search.noResults

search.searching

dataCollection.invalidEmail
note.createNoteMessage

search.noResults

search.searching

orderForm.title

orderForm.productCode
orderForm.description
orderForm.quantity
orderForm.itemPrice
orderForm.price
orderForm.totalPrice
orderForm.deliveryDetails.billingAddress
orderForm.deliveryDetails.deliveryAddress
orderForm.noItems
Products


Immersive experience


by Sean Hannam 12


A home cinema is the ultimate dream for movie lovers, and the latest technology means clients can enjoy an experience as good as – if not better than – going to a commercial screen. We look at the latest AV tech and get some expert advice on how to offer an extra-special viewing experience


WHEN YOU VISIT the cinema, you want to lose yourself in a great fi lm but also enjoy a truly stunning and immersive audio and visual experience. This is also true for consumers who want


to incorporate cinema into their homes according to Owen Maddock, owner of CEDIA award-winning home technology consultant ConnectedWorks in Bristol. “‘Home cinema’ is a funny term – it’s been hijacked by some of the mass-market companies,” he says. “There’s nothing wrong with a 65-inch TV and a soundbar, but that’s not really a cinema experience, especially not for a larger space – and clients who use designers and architects will often have bigger rooms.” Paul Hilditch, brand manager for multi-


room audio brand Systemline, elaborates. “Top-end cinemas need to be designed to create an experience – from the moment you enter the room to the end of the fi lm, homeowners want to go on a journey within their own four walls,” he says. “A dedicated home cinema installation needs to perform in terms of video, audio, user interaction and control. The design of the room now considers the audio performance, from the dimensions of the room itself to specially fi tted acoustic treatment panels.”


Ultra High Defi nition When it comes to picture performance, at the top end of the market consumers are looking for bigger and better displays. “The innovation of 4K [Ultra High Defi nition] TV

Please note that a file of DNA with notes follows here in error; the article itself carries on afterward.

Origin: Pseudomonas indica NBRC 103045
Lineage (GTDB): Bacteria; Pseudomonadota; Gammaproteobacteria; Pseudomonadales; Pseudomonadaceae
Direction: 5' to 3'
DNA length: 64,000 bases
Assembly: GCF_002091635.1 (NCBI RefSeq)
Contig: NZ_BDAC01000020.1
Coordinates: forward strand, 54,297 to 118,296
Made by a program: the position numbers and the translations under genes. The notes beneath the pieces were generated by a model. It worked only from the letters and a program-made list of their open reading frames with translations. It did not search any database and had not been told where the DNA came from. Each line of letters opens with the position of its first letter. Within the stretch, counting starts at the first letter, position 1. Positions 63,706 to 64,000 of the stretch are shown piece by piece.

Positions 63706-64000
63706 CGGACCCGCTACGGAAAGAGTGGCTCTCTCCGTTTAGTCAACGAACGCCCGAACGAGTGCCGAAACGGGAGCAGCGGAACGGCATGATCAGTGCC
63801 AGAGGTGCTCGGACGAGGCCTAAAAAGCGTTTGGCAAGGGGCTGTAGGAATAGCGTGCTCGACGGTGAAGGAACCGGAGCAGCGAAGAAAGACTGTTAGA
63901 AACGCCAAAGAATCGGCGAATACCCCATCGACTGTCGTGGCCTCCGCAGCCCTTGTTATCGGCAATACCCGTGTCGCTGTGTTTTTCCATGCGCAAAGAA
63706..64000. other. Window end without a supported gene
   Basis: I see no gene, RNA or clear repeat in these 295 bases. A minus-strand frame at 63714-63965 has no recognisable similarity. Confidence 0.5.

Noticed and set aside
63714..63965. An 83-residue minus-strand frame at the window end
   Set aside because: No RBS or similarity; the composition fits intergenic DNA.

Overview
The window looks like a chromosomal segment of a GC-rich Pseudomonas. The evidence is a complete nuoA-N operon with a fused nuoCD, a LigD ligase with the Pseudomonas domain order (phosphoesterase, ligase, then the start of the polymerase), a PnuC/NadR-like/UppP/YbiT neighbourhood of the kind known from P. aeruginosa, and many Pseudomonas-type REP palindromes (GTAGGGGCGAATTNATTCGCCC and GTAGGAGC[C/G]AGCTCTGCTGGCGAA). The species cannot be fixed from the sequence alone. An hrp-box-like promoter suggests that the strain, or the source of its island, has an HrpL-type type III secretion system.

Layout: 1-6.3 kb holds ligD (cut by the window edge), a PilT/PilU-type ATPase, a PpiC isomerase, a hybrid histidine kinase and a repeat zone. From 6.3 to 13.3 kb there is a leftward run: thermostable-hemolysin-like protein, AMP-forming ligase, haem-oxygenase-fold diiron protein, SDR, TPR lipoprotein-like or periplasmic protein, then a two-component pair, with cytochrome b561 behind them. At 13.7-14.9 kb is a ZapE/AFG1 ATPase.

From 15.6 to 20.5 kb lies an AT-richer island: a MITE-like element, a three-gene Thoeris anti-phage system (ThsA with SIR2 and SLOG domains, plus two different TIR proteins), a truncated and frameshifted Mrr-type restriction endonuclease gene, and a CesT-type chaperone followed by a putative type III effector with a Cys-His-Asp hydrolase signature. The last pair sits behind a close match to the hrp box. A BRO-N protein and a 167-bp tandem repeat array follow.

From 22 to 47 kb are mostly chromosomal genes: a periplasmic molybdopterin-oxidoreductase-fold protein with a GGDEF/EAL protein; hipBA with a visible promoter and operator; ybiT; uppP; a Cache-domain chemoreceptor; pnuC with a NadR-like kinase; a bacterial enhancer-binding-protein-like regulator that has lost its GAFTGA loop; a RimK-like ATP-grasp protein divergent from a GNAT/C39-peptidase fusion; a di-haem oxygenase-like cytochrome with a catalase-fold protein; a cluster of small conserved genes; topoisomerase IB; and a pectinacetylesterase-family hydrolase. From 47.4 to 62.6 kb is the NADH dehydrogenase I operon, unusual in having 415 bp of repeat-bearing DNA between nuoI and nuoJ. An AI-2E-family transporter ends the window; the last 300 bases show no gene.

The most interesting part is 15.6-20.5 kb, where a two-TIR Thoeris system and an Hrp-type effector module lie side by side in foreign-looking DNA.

screens and associated services from Netfl ix and others, as well as 4K Blu-ray, has allowed homeowners to experience a higher level of picture quality than ever before,” says James Drummie, product manager at residential technology company AWE. “The rise in home viewing of movies and box sets on demand means more homeowners are increasingly wanting a system that requires a projector to get the largest screen sizes.” Sony’s latest range of home cinema


projectors, including the premium VPL- VW870ES model, features 4K Motionfl ow technology, which enables smoother and clear motion by adding extra frames to reduce blur and maintain brightness – ideal for watching fast-moving scenes, such as in sporting events. “There are some fantastic laser projectors available now which are bright enough to use in daylight and super- quiet, as no fan is needed in the unit,” says Steve Moore, founder of award-winning custom installation company SMC. According to Pip Evans, managing director


of CEDIA member NV Integration in London, the cost of 4K projectors has fallen dramatically over the last 18 months, opening up the market. New on the horizon are 8K-resolution projectors, but they will initially come with a hefty price tag. However, 8K TVs are now commercially available – Samsung was fi rst to market them in the UK last year, with its Q900R QLED model. This year, the Korean mega- brand has expanded its offering, with the new 8K Q950R range which includes sets


from 65 inches to 98 inches. The company also offers 4K models: the Q90R, Q85R, Q80R, Q70R and Q60R, which range in size from 43 to 82 inches. The new line-up further offers Ultra


Viewing Angle technology, which allows the backlight to pass through the panel more evenly onto the screen. This is claimed to offer a great viewing experience wherever you’re sat in the room.


3D surround sound Dolby Atmos and other 3D surround-sound audio formats, such as its rival DTS:X, are becoming more popular in home cinema set-ups. As a result, brands including LG, Panasonic, Sony and Samsung have launched soundbars that support both Dolby Atmos and DTS:X. Many home theatre AV receivers – from


brands including Denon, Marantz, Arcam, Sony, Onkyo and Pioneer – support both. “Object-based surround-sound systems


such as Dolby Atmos and DTS:X provide immersive sound quality like nothing else for the main TV area, or within a dedicated home cinema room,” AWE’s Drummie says. “By utilising overhead ceiling speakers in combination with a conventional layout, the sound travels around and through the room, providing a truly immersive audio experience – just like the very best conventional cinemas. These speakers can be seamlessly integrated into the room and hidden from view, meaning there is no compromise to the interior design.”


Page 1  |  Page 2  |  Page 3  |  Page 4  |  Page 5  |  Page 6  |  Page 7  |  Page 8  |  Page 9  |  Page 10  |  Page 11  |  Page 12  |  Page 13  |  Page 14  |  Page 15  |  Page 16  |  Page 17  |  Page 18  |  Page 19  |  Page 20  |  Page 21  |  Page 22  |  Page 23  |  Page 24  |  Page 25  |  Page 26  |  Page 27  |  Page 28  |  Page 29  |  Page 30  |  Page 31  |  Page 32  |  Page 33  |  Page 34  |  Page 35  |  Page 36  |  Page 37  |  Page 38  |  Page 39  |  Page 40  |  Page 41  |  Page 42  |  Page 43  |  Page 44